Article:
Kennewick to consider its 22nd roundabout

Love them or hate them, roundabouts will continue to pop up around the Mid-Columbia.

Kennewick has 21 roundabouts, more than any city in Washington, according to the state Department of Transportation.

Another is nearing completion and the city council will consider awarding a contract to build No. 22 during a meeting tonight, said Evelyn Lusignan, the city's customer service manager.

Kennewick isn't the only city planning new roundabouts. Pasco and Richland are looking at new ones, and the state's first rural roundabout is being built on Highway 243 along the Columbia River between Mattawa and Desert Aire.

State transportation officials say roundabouts are becoming more common because they're cheaper to build and maintain and they reduce accidents.

Roundabouts are safer than four-way stops and less expensive to maintain than traffic signals, agreed Lusignan.

"Even when people aren't paying attention or yielding like they should, they are going slow," she said. "So there may be vehicle damage, but injuries go way down."

Going round in Kennewick

Kennewick's new roundabout at 45th Avenue and Olympia Street, part of a $4.3 million makeover to the southern part of Olympia Street, is expected to be finished soon, Lusignan said. Artwork is scheduled to be installed at the site today.

The council will consider another bid for a roundabout at Grandridge Boulevard and Young Street on Tuesday after rejecting three bids in January when they all came in above the engineer's estimate of $488,000.

The project was re-bid with a new engineer's estimate -- $524,000 -- but the four bids again came back higher.

Still, Kennewick staff have recommended the city sign a contract with Inland Asphalt Co. of Richland for $560,000. The roundabout is partly funded with a $380,000 federal grant.

The Grandridge Boulevard and Young Street roundabout will feature a sculpture by local artist Dave Mullins called Triumph of Harmony over Time. It includes representations of the three rivers, the sun, music notes and three dancers and is expected to greet visitors to the city's entertainment district, Lusignan said.

Art has already been installed at two roundabouts in the Southridge area, as well as at the traffic circle where Clearwater, Badger and Leslie roads meet.

"The opportunity to place art in roundabouts reduces maintenance costs while providing an appealing addition to our community for both visitors and residents," Lusignan said.

Design work also has been completed for one other roundabout in Kennewick, at the intersection of Ridgeline Drive and Zintel Way in Southridge, but no date has been set for construction, Lusignan said.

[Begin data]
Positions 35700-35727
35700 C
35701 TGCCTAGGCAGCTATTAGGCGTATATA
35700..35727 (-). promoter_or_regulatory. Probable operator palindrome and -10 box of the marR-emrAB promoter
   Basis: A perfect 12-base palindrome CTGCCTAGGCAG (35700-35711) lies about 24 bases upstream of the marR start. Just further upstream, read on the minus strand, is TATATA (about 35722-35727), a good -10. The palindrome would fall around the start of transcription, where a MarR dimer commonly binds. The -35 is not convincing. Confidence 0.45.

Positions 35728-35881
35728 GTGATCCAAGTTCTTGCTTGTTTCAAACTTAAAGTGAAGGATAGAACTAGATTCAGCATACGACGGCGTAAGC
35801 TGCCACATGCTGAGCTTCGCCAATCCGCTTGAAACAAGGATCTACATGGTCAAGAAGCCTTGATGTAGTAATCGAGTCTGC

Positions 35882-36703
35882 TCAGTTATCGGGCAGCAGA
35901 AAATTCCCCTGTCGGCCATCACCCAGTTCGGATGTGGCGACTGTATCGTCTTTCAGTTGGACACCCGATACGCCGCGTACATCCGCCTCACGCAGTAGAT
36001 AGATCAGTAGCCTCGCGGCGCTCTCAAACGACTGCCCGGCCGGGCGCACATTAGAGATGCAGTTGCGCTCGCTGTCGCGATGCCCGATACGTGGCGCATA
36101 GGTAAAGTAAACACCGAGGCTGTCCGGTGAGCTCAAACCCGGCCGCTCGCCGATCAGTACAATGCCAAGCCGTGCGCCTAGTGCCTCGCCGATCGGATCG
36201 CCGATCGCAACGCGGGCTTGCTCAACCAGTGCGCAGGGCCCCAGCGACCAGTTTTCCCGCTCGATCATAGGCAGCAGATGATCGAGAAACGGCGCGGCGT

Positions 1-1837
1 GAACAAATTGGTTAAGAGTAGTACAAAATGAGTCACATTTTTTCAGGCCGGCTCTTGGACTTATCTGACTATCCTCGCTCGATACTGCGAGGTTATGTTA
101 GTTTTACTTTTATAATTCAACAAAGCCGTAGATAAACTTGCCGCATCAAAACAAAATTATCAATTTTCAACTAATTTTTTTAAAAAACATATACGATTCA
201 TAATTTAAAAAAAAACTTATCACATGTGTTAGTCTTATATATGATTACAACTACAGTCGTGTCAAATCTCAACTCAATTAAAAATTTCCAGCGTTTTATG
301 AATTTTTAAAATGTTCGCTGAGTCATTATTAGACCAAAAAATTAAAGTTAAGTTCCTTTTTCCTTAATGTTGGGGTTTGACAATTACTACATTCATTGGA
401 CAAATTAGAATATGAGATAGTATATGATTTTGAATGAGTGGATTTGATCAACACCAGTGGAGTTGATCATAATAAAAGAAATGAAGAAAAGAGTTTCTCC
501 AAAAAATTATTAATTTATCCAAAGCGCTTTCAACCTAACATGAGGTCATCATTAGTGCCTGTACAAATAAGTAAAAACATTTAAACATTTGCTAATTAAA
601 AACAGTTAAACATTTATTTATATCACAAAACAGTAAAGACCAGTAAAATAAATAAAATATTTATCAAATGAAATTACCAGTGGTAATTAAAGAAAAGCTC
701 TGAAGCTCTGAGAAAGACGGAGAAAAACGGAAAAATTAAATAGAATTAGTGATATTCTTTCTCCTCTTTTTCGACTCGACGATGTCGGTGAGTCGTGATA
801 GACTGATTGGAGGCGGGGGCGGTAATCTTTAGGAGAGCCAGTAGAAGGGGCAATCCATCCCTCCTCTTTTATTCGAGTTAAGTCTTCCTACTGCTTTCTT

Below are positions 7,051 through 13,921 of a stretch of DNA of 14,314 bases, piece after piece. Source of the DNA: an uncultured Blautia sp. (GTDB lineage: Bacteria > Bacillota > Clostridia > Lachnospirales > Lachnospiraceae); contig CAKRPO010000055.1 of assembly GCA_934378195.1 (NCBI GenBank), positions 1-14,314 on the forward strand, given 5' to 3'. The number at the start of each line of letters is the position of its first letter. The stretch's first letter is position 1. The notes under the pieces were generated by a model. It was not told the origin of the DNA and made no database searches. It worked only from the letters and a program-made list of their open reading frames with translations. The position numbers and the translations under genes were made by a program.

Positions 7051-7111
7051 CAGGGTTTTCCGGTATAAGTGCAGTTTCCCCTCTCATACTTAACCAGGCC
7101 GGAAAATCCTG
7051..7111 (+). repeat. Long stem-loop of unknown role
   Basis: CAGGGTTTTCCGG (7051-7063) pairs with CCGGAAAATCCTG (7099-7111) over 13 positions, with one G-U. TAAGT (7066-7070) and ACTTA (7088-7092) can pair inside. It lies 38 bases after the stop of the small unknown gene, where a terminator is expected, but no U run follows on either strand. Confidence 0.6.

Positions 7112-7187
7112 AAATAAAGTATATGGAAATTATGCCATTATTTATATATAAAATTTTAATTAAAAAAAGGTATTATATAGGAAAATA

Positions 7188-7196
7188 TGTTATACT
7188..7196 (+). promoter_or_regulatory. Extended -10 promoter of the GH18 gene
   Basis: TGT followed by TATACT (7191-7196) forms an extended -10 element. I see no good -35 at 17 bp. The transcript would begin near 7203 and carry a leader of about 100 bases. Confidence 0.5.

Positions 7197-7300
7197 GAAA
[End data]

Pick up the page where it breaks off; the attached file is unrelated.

Design work is nearing completion on a roundabout in the Five Corners area, and is also under way for two more roundabouts, as part of the Steptoe Street to Hildebrand Road connection, Lusignan said.

Kennewick has 19 city-owned roundabouts, plus roundabouts built by the state just off Highway 240 at the blue bridge and the Columbia Park Trail and Steptoe Street intersection.

Circles in Pasco, Richland

Pasco only has one city-owned roundabout, at the intersection of North Third and Fourth avenues and Marie Street, near Volunteer Park.

Pasco Public Works Director Ahmad Qayoumi said some others were built by developers in west Pasco subdivisions.

Pasco is looking at a roundabout for the intersection of Road 76 and Wrigley Drive, just off Road 68, Qayoumi said. Officials had considered building one at the intersection of Court Street and Road 68, but determined that would mean acquiring too much land from private owners.

Richland has no official roundabouts. City spokeswoman Trish Herron said the circle at Lee Boulevard in the Parkway area, which features a sculpture called Tree of Seasons, is considered a "traffic calming device."

But the Richland City Council will consider hiring Spokane-based David Evans and Associates for $56,000 to look at intersection alternatives along Duportail Street during a meeting tonight.

Herron said that could include roundabouts at the intersections with Wright Avenue and Thayer Drive.

Rural roundabout

The $1.25 million roundabout under construction on Highway 243 in Mattawa is the first in the state to be built in a rural area, said Josh Patrick, project engineer for the Department of Transportation.

But he doesn't expect it to be the last.

"This is the kind of direction we get overall from Olympia," he said of the state's propensity for building the traffic circles. "They are quite a bit cheaper. You don't have a signal you have to maintain. We have a real significant reduction in accidents."

The roundabout was put in after several serious crashes, some fatal, at the intersection with Road 24 just north of Desert Aire, Patrick said. It requires drivers to slow to 25 mph.

Though it is not yet complete, the roundabout has been open for a couple weeks, Patrick said. Engineers started designing the project three years ago.

"Most of the folks have made it through without any issues," he said.

The department of transportation stationed information kiosks about the roundabout at a couple locations in Mattawa so residents could learn about it before it opened, he said.

One feature that differs from some city roundabouts is that trucks can drive across the concrete circle when turning.

The department has one new roundabout planned in Benton or Franklin counties, said WSDOT spokeswoman Meagan McFadden.

That's the proposed roundabout at the intersection of highways 224 and 225 near Benton City. The department is still seeking $3.5 million for the roundabout, which is part of the planned Red Mountain interchange off Interstate 82.

-- Geoff Folsom: 509-582-1543; gfolsom@tricityherald.com; Twitter: @GeoffFolsom